Speaking of skills, I've recently begun looking for a job. A job search is all about highlighting your skills, at least those that might make a difference in the workplace. I got skillz. I can write (see previous sentence) and speak in front of a group. I am good at making complicated products or topics easy for people to understand. I can organize and prioritize and probably some other izes too.
When I was interviewing for the last job I had, my interviewer asked me a question that threw me a bit. He asked me what I was expert at. I was momentarily stumped. Skill is different than expertise. In technology, someone might be a skilled programmer, but not, say, a security expert. She might be a skilled graphic designer but not expert in user experience.
I am a skilled baker and cook, but I am by no means an expert. If something goes wrong, I can't troubleshoot or adjust. I throw out and start over. Someone might be a skilled trumpet player, able to read music and play with good tone, maybe even improvise a jazz solo. But expertise requires something more, something reserved for that top few who really know the instrument. Who don't just read the music (or follow the recipe, or sew the pattern), but who take it to the next level, responding to shifts in the environment or the subtleties of the instrument or something that I'm not expert enough to even explain.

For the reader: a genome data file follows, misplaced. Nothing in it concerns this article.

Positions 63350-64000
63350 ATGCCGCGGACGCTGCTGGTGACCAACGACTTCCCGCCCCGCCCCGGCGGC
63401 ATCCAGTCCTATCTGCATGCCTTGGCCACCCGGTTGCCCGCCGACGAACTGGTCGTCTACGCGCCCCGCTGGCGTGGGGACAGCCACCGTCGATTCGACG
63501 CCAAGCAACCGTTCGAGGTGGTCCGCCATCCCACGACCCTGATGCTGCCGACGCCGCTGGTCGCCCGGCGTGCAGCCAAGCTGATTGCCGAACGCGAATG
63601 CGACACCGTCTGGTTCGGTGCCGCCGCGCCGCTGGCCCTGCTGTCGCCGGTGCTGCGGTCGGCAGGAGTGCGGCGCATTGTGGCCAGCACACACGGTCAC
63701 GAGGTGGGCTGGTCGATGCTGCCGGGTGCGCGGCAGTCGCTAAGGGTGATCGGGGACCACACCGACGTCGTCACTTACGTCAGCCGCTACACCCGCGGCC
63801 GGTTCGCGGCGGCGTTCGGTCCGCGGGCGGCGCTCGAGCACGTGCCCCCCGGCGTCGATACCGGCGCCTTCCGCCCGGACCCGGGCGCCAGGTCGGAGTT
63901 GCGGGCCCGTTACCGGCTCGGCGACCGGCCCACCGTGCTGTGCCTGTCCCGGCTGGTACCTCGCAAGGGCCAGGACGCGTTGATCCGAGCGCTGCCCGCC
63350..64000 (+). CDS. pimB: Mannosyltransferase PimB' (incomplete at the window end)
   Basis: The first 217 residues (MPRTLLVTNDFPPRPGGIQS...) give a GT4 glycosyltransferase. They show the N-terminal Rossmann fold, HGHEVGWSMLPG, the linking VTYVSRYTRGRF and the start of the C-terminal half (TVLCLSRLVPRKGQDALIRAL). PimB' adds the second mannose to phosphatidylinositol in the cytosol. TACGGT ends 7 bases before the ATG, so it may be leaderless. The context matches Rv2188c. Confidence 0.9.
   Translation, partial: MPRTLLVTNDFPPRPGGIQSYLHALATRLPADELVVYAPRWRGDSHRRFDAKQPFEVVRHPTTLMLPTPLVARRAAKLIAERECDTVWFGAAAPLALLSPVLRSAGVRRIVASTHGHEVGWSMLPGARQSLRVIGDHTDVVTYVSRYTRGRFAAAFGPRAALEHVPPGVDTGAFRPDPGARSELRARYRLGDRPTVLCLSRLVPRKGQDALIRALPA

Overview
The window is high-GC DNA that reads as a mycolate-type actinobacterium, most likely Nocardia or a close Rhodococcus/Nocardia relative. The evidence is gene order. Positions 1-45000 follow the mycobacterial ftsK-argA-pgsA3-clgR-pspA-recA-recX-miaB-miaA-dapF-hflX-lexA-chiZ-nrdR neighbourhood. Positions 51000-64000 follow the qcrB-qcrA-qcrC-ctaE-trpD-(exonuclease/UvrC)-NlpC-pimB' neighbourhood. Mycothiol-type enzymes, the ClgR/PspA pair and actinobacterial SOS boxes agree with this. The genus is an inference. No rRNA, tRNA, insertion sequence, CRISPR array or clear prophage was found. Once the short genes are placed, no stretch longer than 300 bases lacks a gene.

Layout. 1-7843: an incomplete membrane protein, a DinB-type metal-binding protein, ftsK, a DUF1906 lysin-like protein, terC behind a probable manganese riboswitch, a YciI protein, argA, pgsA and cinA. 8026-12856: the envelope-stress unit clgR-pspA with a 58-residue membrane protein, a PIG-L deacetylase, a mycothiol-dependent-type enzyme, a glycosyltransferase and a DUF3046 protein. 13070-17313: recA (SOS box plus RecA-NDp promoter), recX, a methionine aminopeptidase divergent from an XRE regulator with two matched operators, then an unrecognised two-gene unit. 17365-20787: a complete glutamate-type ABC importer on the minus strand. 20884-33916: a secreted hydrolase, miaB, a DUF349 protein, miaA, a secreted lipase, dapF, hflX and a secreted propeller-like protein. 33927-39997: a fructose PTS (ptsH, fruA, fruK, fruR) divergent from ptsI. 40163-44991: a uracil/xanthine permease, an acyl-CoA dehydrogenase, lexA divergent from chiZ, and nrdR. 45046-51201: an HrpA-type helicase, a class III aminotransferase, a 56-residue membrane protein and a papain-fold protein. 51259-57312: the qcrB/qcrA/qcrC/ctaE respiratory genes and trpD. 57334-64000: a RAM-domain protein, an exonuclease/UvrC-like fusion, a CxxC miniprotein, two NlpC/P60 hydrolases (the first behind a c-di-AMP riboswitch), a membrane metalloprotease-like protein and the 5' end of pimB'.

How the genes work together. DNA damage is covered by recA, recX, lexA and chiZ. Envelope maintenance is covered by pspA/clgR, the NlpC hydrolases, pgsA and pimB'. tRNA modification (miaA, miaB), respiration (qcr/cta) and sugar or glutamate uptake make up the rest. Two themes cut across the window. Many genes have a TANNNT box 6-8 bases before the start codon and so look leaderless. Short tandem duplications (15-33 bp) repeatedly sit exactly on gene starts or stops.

I don't feature my special needs parenting front and center on my resume, though several pieces about my experience are included as writing samples on my portfolio. It is hard to find a job after being out of the workforce for a while, and I don't want to give an employer any doubts about to my ability to perform a job. It's ironic, because I am confident that being a parent, and especially an autism parent, has made me better equipped to perform at any job. And now, because of this experience, I can say the I am expert in one very important thing:
Getting. Shit. Done.
If you've met an autism parent, you've met a parent who has battled regional centers, school districts, insurance companies and doctors offices. There's no roadblock I can't clear, no phone call I won't make, no schedule I can't maneuver. I cannot be swayed by intimidation or judgement or ignorance. I make critical decisions on a daily basis and multi-task like nobody's business. I have learned sign language, speech and occupational therapy skills, not to mention biology, neurology and law. No bureaucracy is too big, no budget too small.
I'm not sure I'm an autism expert. But if you need something done, trust me: ask an autism mom.
This post was inspired by The Whole Fromage by Kathe Lison, who traveled to France to discover its artisanal cheeses and speak with real cheese experts. Join From Left to Write on August 22 as we discuss The Whole Fromage. As a member, I received a copy of the book for review purposes.